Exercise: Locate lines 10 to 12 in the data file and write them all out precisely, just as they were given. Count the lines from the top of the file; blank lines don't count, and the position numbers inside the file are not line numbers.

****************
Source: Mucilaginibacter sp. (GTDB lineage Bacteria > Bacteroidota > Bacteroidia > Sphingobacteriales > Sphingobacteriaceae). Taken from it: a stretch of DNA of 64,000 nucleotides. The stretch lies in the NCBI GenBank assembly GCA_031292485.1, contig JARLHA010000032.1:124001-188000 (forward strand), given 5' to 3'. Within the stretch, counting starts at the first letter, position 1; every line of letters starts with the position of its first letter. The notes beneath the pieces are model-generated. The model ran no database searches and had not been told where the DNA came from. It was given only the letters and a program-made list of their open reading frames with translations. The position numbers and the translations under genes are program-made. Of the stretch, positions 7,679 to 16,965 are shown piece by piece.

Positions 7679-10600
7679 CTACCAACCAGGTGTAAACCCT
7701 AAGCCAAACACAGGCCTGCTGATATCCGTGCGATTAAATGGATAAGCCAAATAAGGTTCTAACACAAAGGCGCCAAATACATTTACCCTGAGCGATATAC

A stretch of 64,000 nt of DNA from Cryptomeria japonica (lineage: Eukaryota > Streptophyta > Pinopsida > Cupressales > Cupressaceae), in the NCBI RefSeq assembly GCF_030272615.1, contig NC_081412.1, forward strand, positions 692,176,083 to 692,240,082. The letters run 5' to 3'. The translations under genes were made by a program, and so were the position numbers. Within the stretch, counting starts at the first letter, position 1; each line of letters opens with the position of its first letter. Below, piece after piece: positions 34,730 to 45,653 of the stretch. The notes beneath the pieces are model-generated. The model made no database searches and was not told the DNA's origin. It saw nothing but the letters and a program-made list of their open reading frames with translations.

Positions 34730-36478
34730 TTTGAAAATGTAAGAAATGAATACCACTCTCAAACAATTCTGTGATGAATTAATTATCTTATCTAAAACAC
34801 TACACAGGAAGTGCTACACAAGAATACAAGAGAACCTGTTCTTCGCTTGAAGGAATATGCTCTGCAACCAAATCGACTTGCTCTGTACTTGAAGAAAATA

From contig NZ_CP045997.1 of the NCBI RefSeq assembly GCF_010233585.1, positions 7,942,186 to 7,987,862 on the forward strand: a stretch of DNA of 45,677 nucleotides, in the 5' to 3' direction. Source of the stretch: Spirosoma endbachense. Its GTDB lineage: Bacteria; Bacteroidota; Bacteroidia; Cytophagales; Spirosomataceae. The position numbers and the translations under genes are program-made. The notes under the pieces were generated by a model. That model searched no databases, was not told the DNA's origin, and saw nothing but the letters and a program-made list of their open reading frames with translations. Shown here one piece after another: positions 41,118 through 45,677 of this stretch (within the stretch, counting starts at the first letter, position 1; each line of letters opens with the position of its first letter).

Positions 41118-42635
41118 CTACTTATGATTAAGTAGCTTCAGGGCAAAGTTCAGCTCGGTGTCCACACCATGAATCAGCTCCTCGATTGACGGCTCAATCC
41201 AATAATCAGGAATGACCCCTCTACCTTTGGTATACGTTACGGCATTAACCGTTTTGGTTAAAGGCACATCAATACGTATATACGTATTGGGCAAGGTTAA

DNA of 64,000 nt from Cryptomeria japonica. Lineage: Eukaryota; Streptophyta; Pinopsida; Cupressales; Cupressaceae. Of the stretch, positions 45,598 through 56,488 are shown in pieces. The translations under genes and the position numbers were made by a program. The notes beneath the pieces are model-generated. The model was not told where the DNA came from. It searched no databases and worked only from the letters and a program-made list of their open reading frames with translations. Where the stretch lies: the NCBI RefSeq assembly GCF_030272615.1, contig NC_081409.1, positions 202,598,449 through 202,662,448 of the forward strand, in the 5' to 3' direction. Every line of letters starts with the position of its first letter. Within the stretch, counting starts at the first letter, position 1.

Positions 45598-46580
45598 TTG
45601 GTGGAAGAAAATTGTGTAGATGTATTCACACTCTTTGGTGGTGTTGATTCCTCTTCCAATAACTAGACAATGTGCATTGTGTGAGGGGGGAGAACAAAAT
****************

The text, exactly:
Positions 41118-42635
41118 CTACTTATGATTAAGTAGCTTCAGGGCAAAGTTCAGCTCGGTGTCCACACCATGAATCAGCTCCTCGATTGACGGCTCAATCC
41201 AATAATCAGGAATGACCCCTCTACCTTTGGTATACGTTACGGCATTAACCGTTTTGGTTAAAGGCACATCAATACGTATATACGTATTGGGCAAGGTTAA